Added by Dana King on November 4, 2013 at 9:04am — No Comments
The following will appear in the November 15 edition of Booklist:
King has created vividly drawn characters, a plot the late Elmore Leonard would appreciate, and dialogue that hits all the right notes. His Penns River recalls K.C. Constantine’s wonderfully rendered Rocksburg, another struggling, soulful Pennsylvania mill town. But the reclusive Constantine has retired. Let's hope Grind Joint is the first in a new series…Continue
Added by Dana King on November 2, 2013 at 12:27am — No Comments
Peter Rozovsky is the curator of the award-winning blog Detectives Beyond Borders, and is among the Bouchercon moderators whose panels are worth attending even if you don’t think you have an interest in the topic. This year he worked double duty: “The Siegfried Line: World War II and Its Offspring” covered crime during wartime and the aftermath of war; “Goodnight, My Angel:…Continue
Added by Dana King on October 26, 2013 at 3:36am — No Comments
I'm giving away a copy of my first dead tree novel, Grind Joint, over at my blog, One Bite at a Time. To enter, just read the post,and leave one or more suggestions for interview questions in the comments. The winner will be selected at random from all commenters who post before 11:59 PM Eastern time on Tuesday, October 22.
Added by Dana King on October 22, 2013 at 8:30am — No Comments
Today my blog, One Bite at a Time, begins a series of interviews with Bouchercon participants, seeking their opinions on panels. Today the discussion starts with Judy Bobalik and Jon Jordan, who put together this year's panels, describing how it's done. Future interviews will include a moderator, authors, and readers.
Added by Dana King on October 19, 2013 at 1:47am — No Comments
A non-fiction article, "Chandler's Heroes," appears on the Spinetingler web site. An examination of the relevance of Raymond Chandler's idea of the private eye hero from "The Simple Art of Murder," and whether such a character is relevant today.
Many thnaks to jack getze and everyone at Spinetingler.
Added by Dana King on October 18, 2013 at 2:50am — No Comments
Today marks one month until the official launch of Grind Joint at the Mystery Lovers Bookshop in Oakmont PA. Details will be provided as I learn them. What I can say for sure is:
1. It starts at 10:00 AM
2. It ends around noon
3. Books will be available for purchase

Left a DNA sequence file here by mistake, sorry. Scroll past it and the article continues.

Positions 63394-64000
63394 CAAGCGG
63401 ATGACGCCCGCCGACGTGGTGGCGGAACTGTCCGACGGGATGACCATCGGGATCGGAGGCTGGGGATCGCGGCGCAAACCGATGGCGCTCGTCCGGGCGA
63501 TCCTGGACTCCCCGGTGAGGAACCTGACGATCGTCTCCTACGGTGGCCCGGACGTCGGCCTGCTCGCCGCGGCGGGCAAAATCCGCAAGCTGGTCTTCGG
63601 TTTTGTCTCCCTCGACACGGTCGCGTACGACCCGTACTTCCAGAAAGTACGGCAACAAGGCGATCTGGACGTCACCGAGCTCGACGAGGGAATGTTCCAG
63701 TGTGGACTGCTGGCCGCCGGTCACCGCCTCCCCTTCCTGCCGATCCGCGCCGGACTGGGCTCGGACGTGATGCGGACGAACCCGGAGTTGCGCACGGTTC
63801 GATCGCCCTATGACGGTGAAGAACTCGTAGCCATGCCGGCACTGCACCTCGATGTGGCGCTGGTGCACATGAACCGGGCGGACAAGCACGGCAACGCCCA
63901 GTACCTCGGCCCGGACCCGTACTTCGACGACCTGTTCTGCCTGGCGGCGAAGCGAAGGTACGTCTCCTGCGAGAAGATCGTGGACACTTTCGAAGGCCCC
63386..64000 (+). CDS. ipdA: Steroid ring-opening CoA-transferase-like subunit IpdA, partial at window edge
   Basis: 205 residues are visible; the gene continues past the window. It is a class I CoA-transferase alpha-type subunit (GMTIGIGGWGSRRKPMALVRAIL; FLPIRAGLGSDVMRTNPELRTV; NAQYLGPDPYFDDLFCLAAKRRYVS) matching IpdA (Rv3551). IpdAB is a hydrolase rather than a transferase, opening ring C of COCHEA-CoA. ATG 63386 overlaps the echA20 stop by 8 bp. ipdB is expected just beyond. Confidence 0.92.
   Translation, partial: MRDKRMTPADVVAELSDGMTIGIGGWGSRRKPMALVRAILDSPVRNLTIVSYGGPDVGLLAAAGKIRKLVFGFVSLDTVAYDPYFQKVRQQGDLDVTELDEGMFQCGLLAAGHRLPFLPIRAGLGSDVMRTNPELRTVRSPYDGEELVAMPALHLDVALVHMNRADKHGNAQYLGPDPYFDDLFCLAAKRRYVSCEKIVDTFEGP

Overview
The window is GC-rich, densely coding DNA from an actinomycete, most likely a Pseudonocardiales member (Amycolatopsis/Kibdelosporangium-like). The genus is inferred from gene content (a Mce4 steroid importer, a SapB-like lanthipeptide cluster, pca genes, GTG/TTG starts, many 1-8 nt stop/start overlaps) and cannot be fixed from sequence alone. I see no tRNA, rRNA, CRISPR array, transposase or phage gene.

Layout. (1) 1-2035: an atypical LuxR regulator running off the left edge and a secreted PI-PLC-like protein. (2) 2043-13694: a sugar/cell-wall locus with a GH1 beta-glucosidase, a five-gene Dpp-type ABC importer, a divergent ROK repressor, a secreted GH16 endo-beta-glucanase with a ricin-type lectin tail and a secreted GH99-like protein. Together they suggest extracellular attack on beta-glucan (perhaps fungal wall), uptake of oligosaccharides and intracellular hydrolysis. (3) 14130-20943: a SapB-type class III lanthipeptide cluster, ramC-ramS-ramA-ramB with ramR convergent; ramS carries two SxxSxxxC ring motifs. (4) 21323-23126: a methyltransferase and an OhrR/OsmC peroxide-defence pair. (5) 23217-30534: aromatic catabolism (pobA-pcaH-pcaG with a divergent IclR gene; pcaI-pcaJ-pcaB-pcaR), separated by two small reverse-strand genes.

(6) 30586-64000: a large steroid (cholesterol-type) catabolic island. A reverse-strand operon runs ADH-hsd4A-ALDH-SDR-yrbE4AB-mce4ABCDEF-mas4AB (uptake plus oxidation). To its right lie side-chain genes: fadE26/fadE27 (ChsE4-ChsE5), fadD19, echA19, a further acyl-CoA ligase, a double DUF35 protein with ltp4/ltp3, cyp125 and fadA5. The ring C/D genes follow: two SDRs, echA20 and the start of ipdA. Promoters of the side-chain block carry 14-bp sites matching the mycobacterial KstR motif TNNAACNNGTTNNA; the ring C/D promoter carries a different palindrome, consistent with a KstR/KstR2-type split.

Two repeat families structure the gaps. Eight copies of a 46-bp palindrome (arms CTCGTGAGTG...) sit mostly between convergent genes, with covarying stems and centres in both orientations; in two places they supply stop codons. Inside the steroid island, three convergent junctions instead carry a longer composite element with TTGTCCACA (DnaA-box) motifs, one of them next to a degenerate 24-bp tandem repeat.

No one looks forward to the date more than The Beloved Spouse. I’ll read a couple of…Continue
It’s hard to know what to expect in a book by Scott Phillips. There will be dark humor, and there will probably be a crime, though not necessarily, and whatever crime is committed may not be strictly illegal; more of a crime against conscience. For all the unpredictability, his books never disappoint. The more you read, the more different aspects of Phillips’s insight and talent become apparent. This is never more true than in The Walkaway.
The Walkaway begins a few years after…Continue
Added by Dana King on October 15, 2013 at 12:12am — No Comments
I was 486 words into what was intended to be this blog post when I had a rare moment of artistic lucidity and realized it was an even bigger stool sample than usual. So I ditched it, which left me here:…Continue
I assume I’m going to like every book I read; why else would I have bothered with it in the first place? I can’t keep up with all the things I want to read as it is; why waste time on unnecessary risks?
Of course, some books disappoint despite my highest hopes; I fail to finish about ten percent of the books I start. (That may seem low to some, but remember: I didn’t even startl if I wasn’t pretty sure I’d like it.)
I saw Robert B. Parker at a book signing many years ago. He told a story of being on one of those morning wake-up shows all television stations have, sharing a spot with Elmore Leonard. They were sitting in the Green Room, passing the time, and agreed the question they least liked answering was, “Where do you get your ideas?”
Ten minutes later, on camera, the helmet-haired blonde hostess’s first question was to Parker: “Where do you get your…Continue